Turkey country profile
Once the centre of the Ottoman Empire, the modern secular republic was established in the 1920s by nationalist leader Kemal Ataturk.
Straddling the continents of Europe and Asia, Turkey’s strategically important location has given it major influence in the region – and control over the entrance to the Black Sea.
Turkey’s progress towards democracy and a market economy was halting in the decades following the death of President Ataturk in 1938. The army saw itself as the guarantor of the constitution, and ousted governments on a number of occasions when it thought they were challenging secular values.
Efforts to reduce state control over the economy also faced many obstacles. After years of mounting difficulties which brought the country close to economic collapse, a tough recovery programme was agreed with the IMF in 2002. Since then, Turkey has seen strong economic growth and a dramatic fall in inflation. However, huge foreign debt and unemployment remain major burdens. Concerns over the potential for conflict between a secular establishment backed by the military and a traditional society deeply rooted in Islam resurfaced with the landslide election victory of the Islamist-based Justice and Development Party (AK) in 2002.
The secularist opposition has on several occasions since then challenged the constitutional right of the AK to be the party of government. In March 2008 the Constitutional Court narrowly rejected a petition by the chief prosecutor to ban the AK and 71 of its officials, including President Abdullah Gul and Prime Minister Recep Tayyip Erdogan, for allegedly seeking to establish an Islamic state.
In recent years there have been several allegations that members of the military – which has long seen itself as the guardian of the secular system – have been involved in plots to overthrow the government.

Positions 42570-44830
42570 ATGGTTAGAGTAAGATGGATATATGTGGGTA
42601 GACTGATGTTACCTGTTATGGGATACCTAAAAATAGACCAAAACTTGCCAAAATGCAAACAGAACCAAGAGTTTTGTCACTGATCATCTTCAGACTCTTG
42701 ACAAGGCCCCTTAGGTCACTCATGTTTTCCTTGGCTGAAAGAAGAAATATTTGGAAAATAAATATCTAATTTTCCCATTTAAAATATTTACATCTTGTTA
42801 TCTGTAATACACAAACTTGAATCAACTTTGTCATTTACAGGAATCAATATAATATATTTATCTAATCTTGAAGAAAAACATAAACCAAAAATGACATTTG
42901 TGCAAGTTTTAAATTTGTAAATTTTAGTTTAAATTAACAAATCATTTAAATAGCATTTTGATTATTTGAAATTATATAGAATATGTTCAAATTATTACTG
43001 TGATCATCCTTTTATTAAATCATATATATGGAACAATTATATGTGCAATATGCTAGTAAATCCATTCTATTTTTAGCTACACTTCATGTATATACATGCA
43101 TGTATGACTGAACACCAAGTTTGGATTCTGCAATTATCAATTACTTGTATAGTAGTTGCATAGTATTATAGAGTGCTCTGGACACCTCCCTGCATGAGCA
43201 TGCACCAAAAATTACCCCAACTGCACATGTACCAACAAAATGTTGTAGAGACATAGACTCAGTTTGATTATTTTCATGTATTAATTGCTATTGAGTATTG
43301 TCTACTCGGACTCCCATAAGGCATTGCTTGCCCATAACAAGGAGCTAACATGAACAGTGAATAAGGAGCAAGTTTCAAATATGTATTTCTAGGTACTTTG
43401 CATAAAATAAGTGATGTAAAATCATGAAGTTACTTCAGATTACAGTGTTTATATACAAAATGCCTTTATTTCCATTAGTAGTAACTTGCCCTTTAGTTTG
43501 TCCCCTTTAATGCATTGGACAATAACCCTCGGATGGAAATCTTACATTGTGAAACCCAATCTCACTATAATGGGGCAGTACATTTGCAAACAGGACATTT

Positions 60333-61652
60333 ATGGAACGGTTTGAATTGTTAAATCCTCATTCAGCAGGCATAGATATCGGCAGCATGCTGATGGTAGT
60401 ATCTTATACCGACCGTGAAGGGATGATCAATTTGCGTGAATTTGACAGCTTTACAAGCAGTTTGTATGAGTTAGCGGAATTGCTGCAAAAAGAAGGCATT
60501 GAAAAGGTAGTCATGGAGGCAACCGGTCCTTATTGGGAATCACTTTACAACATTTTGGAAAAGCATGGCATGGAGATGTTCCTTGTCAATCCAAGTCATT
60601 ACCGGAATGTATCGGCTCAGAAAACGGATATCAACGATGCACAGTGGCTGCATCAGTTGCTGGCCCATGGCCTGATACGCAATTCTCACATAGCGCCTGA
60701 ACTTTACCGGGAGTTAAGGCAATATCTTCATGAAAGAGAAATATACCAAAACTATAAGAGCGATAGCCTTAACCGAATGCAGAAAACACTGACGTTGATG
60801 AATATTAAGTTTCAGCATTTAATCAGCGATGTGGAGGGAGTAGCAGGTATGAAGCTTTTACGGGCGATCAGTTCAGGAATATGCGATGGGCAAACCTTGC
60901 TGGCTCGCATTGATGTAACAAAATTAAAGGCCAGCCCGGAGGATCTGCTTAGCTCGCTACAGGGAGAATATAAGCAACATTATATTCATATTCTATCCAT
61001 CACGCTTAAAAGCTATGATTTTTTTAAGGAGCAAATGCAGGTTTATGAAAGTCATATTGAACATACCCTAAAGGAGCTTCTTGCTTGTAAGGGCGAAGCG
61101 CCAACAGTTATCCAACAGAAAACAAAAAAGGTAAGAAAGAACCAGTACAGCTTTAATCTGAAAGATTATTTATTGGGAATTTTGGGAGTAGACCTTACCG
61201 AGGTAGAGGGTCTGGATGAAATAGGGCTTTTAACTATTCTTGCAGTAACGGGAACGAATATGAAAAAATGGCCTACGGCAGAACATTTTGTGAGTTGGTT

Turkey became an EU candidate country
in 1999 and, in line with EU requirements, went on to introduce substantial human rights and economic reforms. The death penalty was abolished, tougher measures were brought in against torture and the penal code was overhauled.
Reforms were introduced in the areas of women’s rights and Kurdish culture, language, education and broadcasting. Women’s rights activists have said the reforms do not go far enough and have accused the government of lacking full commitment to equality and of acting only under EU pressure.
After intense bargaining, EU membership talks were launched in October 2005. Accession negotiations are expected to take about 10 years. So far, the going has not been easy.
Turkey has long been at odds with its close neighbour, Greece, over the divided island of Cyprus and territorial disputes in the Aegean.
The breakthrough in its EU membership talks came just weeks after Turkey agreed to recognise Cyprus as an EU member – though it qualified this conciliatory step by declaring that it was not tantamount to full diplomatic recognition.
The Kurdish issue
Turkey is home to a sizeable Kurdish minority, which by some estimates constitutes up to a fifth of the population. The Kurds have long complained that the Turkish government was trying to destroy their identity and that they suffer from economic disadvantage and human rights violations.
The Kurdistan Workers Party (PKK), the best known and most radical of the Kurdish movements, launched a guerrilla campaign in 1984 for an ethnic homeland in the Kurdish heartland in the southeast.